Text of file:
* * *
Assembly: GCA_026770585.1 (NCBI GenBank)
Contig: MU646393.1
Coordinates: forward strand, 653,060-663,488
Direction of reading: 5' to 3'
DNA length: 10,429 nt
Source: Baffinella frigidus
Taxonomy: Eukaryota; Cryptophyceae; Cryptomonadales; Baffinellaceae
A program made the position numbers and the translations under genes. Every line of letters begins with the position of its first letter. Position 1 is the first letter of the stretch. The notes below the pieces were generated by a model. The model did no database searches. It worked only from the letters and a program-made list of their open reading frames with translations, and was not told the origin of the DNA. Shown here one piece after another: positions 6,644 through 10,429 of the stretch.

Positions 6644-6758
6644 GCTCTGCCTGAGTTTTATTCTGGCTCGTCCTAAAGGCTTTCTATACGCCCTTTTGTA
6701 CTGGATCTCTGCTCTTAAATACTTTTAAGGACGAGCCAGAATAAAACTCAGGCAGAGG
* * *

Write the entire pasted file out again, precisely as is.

Assembly: GCA_026770585.1 (NCBI GenBank)
Contig: MU646393.1
Coordinates: forward strand, 653,060-663,488
Direction of reading: 5' to 3'
DNA length: 10,429 nt
Source: Baffinella frigidus
Taxonomy: Eukaryota; Cryptophyceae; Cryptomonadales; Baffinellaceae
A program made the position numbers and the translations under genes. Every line of letters begins with the position of its first letter. Position 1 is the first letter of the stretch. The notes below the pieces were generated by a model. The model did no database searches. It worked only from the letters and a program-made list of their open reading frames with translations, and was not told the origin of the DNA. Shown here one piece after another: positions 6,644 through 10,429 of the stretch.

Positions 6644-6758
6644 GCTCTGCCTGAGTTTTATTCTGGCTCGTCCTAAAGGCTTTCTATACGCCCTTTTGTA
6701 CTGGATCTCTGCTCTTAAATACTTTTAAGGACGAGCCAGAATAAAACTCAGGCAGAGG